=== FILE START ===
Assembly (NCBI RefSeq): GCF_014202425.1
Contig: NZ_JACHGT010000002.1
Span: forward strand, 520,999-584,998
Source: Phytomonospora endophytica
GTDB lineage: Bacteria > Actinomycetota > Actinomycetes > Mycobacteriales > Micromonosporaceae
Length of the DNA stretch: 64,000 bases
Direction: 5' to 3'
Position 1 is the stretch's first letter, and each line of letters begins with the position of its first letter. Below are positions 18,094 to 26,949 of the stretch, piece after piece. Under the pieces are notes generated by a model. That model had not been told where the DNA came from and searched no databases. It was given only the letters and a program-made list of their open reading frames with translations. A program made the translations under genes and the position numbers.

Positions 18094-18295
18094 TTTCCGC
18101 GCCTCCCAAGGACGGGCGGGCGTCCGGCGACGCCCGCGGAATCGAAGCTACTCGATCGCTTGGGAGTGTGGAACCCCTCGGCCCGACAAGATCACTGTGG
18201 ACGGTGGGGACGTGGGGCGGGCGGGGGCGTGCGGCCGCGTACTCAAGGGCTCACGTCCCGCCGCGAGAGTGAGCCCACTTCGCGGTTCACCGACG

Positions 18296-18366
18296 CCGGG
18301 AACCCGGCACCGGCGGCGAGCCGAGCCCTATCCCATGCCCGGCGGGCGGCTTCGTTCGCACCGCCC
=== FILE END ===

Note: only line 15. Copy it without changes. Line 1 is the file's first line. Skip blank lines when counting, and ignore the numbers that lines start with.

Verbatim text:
18301 AACCCGGCACCGGCGGCGAGCCGAGCCCTATCCCATGCCCGGCGGGCGGCTTCGTTCGCACCGCCC